dr. OG (Oscar) Bos

dr. OG (Oscar) Bos

Marine ecologist

About myself

As a marine ecologist I am interested in the functioning and conservation of the underwater world. As a scuba diver I know how special the North Sea is, and as a scientist, I have a knowledge of how the system works and which enormous datasets and expertise we have available to answer questions.

At Wageningen Marine Research, I work as a project leader and researcher mainly on projects related to the conservation and restoration of biodiversity in the North Sea. I work on marine protected areas (Natura 2000, Marine Strategy Framework Directive), flat oysters restoration in the North Sea, and monitoring and automatic image recognition of the benthic fauna. Much of mywork is commissioned by the Ministry of Agriculture, Nature and Food Quality.

I am internationally active within the OSPAR working group POSH (Protection and conservation of species and habitats) and within NORA (Native Oyster Restoration Alliance). In recent years I have also focussed on protected areas in the oceans (outside the EEZ), marine spatial planning, invasive species, seals and more, and I joined different field trips in the North Sea, Wadden Sea and Saba Bank.

Biodiversity of the Saba Bank. Every 3 years I join the Saba Bank expedition to assess the status of the reef. A summary of previous research can be found  Bos OG, Becking LE, Meesters HWG (2016) Saba Research 2011-2016 (http://edepot.wur.nl/400225). Wageningen Marine Researc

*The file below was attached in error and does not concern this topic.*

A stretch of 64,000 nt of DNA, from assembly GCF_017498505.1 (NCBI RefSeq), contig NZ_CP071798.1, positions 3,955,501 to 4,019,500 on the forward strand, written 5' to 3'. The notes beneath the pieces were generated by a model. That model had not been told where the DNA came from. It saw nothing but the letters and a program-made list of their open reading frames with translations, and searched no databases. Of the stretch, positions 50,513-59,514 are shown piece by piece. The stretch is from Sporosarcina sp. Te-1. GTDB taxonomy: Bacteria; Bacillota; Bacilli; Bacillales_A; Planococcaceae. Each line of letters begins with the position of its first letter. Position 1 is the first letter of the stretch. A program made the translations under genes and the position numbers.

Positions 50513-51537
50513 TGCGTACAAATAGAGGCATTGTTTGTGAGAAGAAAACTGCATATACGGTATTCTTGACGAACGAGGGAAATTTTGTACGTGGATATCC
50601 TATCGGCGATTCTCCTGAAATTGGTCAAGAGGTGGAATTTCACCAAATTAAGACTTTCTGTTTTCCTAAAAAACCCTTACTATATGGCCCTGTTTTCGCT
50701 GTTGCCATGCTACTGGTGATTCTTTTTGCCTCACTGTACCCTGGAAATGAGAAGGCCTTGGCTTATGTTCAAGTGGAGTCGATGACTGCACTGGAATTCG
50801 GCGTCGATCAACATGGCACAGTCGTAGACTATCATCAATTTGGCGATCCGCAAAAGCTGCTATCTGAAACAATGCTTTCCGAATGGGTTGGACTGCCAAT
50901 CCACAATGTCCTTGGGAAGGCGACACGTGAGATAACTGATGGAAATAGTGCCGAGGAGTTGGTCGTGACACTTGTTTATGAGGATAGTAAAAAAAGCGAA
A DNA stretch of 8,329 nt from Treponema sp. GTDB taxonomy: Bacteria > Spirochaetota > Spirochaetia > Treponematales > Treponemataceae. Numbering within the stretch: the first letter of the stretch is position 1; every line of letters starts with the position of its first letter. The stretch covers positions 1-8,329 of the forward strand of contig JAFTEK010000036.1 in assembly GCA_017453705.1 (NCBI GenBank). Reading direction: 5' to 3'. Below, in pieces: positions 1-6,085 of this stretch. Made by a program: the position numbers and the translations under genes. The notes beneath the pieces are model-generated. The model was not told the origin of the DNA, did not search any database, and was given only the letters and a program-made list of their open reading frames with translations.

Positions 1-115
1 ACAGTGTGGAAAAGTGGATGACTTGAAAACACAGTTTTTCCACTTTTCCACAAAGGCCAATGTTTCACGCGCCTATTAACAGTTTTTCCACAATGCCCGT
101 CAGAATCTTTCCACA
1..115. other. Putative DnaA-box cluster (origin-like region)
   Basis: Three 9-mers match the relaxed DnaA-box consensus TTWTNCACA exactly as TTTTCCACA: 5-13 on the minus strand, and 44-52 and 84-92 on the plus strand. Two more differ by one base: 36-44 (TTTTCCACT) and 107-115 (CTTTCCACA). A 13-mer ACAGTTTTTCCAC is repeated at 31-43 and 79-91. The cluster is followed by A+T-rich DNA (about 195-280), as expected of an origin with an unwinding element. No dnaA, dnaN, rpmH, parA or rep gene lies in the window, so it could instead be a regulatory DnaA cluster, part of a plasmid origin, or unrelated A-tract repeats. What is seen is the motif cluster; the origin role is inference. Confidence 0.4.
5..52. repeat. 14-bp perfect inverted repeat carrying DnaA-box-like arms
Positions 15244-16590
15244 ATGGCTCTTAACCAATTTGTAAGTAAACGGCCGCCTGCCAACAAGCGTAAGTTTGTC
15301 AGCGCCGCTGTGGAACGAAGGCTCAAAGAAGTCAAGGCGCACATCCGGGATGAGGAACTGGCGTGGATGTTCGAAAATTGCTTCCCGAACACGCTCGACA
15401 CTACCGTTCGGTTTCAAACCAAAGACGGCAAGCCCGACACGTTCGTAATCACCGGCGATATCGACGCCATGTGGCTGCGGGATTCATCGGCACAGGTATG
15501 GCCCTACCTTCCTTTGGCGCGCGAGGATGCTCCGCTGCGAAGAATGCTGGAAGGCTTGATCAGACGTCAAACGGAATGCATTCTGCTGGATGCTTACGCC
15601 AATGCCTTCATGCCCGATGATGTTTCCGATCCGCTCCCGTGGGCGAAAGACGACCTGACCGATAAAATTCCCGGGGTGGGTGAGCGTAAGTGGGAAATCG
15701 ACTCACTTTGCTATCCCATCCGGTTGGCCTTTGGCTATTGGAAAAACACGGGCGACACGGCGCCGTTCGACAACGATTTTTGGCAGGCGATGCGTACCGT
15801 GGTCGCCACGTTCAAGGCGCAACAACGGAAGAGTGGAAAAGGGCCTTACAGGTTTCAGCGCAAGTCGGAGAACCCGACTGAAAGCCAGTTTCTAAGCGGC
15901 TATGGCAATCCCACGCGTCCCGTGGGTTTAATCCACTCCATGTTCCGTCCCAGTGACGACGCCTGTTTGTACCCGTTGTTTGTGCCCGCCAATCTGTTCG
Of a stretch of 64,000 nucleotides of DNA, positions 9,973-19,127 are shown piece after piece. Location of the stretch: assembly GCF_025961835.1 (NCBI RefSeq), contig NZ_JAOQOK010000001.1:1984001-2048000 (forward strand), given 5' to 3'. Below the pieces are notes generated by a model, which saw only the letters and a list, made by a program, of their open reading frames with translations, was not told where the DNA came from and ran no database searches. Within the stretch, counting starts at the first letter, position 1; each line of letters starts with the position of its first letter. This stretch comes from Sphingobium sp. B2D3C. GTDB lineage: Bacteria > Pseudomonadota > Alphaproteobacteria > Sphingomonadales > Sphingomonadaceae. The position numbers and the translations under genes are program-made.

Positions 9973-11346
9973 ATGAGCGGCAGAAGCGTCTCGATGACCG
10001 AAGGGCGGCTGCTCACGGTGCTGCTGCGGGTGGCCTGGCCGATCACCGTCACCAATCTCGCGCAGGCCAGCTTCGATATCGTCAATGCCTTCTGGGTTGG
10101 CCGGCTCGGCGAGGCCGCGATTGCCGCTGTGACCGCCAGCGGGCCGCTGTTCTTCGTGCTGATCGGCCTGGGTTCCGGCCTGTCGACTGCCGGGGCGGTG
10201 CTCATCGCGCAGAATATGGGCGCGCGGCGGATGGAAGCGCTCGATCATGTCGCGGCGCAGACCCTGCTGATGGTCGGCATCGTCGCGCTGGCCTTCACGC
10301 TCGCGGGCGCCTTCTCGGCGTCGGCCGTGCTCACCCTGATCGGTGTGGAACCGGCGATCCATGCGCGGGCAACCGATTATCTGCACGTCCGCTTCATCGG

1: Comparison of underwater monitoring methods (ROVs, AUVs) to inventory natural and artificial reefs. All kinds of techniques are currently being developed to inventory reefs with various underwater drones. In this internship you will conduct research into the current state of affairs by means of literature research, discussions with developers, etc. The aim is to make an overview of technical specifications (what can which drone do), application area (offshore wind, mussel beds, etc). We will also test our own drone for a day.

2: assessment of Ocean quahog. The ocean quahog is a long-lived shellfish that can live up to 100 years. For OSPAR we have to make an assessment of the status of the species in Europe. Where does it come from, what is the state of the population. You get data from different databases, make cards, write texts and you are in contact with researchers in other countries to get the right date. (only possible between April-August 2023).

STAGE costs/benefits of natural inclusive building. You participate in the KOBINE project in which we look at the costs and benefits of natural inclusive construction. For a number of artificial reefs we want to know the costs (euros) and benefits (ecosystem functions (fish nursery, shelter, food source), or nature points, or, for example, CO2 sequestration). First you make an overview of benefits. Then you will calculate what these benefits are for a case study, based on biodiversity data. If possible, you can also participate in fieldwork for one or more days.